I just received a copy of PHP5. Wprowadzenie, the Polish translation of Learning PHP 5. I don't know any Polish, but if my calculations are correct (from Listing 7.13), "Kurczak generała O'Tso" is a spicy dish with chicken, dried pepper pods, maybe some peanuts, green pepper, and other goodies.
The article provides an overview of working in the Ning playground -- in addition to all the regular PHP you know and love, it covers using the Ning Content Store, simplifying file uploads, and using our Ajax components.
Yesterday was an international day around here. The delivery man also brought PHP 5 - Elementi di programmazione, the Italian translation of Learning PHP 5. It looks great, although I have to admit I'm a tiny bit disappointed that they didn't take the French approach and transpose all the Chinese food references into local delicacies.
The Russian translation of PHP Cookbook, PHP. Сборник рецептов, arrived in the mail yesterday. My rudimentary sound-out-Cyrillic-letters skills that remain from a trip to the Soviet Union in 1989 have been helpful as I stumble my way through.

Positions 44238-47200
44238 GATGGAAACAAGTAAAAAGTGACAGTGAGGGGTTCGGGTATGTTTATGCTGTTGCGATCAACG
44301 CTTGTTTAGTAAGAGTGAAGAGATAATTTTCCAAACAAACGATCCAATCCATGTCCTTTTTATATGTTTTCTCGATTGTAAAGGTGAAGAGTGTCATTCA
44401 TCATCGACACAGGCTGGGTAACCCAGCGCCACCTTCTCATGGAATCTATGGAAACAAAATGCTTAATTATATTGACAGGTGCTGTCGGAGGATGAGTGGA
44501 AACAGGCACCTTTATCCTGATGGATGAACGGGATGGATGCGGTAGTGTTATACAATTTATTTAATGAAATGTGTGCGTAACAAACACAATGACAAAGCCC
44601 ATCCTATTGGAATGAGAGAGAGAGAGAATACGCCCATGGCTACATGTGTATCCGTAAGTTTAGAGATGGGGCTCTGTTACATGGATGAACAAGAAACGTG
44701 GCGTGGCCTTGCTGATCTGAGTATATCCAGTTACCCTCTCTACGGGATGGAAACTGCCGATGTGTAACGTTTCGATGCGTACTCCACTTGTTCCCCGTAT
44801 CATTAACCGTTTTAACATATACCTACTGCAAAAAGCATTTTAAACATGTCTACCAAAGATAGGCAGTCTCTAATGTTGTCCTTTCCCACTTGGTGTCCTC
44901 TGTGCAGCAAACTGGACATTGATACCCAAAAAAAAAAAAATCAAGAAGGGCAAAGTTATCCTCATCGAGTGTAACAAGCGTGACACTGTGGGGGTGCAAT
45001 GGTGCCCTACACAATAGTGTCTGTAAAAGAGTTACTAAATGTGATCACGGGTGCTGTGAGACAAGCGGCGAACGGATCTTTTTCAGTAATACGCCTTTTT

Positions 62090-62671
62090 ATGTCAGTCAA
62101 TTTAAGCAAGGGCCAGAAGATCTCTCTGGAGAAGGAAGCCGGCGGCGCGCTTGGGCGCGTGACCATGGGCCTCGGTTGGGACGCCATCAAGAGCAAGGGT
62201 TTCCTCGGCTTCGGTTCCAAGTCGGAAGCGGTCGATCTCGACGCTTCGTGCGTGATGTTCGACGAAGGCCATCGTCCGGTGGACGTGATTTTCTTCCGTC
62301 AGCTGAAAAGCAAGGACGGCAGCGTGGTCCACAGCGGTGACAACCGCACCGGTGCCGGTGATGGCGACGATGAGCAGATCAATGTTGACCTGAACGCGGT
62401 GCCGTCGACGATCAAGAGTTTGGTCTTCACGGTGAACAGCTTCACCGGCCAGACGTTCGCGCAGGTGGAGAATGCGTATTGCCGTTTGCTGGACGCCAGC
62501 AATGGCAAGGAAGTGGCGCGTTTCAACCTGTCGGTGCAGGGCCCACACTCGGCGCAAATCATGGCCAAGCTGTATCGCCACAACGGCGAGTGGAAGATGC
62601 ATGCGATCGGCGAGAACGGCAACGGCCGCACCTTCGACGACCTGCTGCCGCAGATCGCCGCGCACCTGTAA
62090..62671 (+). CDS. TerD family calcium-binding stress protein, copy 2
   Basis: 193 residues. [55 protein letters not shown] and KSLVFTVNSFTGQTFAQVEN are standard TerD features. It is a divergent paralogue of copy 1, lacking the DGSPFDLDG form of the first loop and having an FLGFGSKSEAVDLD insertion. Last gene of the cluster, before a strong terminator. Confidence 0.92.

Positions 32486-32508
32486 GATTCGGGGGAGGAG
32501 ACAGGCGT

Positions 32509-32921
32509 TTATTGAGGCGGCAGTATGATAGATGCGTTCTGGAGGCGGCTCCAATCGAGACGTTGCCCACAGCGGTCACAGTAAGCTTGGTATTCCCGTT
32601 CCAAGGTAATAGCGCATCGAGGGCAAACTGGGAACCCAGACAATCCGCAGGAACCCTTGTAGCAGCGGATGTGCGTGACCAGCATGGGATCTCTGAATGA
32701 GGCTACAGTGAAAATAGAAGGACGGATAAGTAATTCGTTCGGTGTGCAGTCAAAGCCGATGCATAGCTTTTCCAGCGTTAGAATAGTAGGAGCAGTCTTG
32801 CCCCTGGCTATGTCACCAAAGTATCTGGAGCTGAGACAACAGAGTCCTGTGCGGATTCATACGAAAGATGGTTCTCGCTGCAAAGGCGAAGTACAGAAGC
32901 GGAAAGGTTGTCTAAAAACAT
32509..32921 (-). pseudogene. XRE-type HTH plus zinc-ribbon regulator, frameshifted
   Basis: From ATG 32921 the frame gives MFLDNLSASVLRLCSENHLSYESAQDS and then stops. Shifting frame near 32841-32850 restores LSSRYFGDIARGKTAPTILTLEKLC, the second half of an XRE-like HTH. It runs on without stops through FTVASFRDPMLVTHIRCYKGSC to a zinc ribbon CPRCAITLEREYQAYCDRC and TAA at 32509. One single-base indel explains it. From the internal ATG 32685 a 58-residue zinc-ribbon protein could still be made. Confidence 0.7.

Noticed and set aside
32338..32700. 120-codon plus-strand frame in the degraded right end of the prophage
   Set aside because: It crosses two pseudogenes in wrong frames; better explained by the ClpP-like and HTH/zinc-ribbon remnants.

Why do folks who want the freedom to remix content as they see fit get their digital dander up when other people remix their own content?
Gmail's introduction was accompanied by a barrage of complaints that the automated scanning-of-messages to display ads was involuntarily subjecting those who correspond with Gmail users to a privacy invading examination and modification of their message.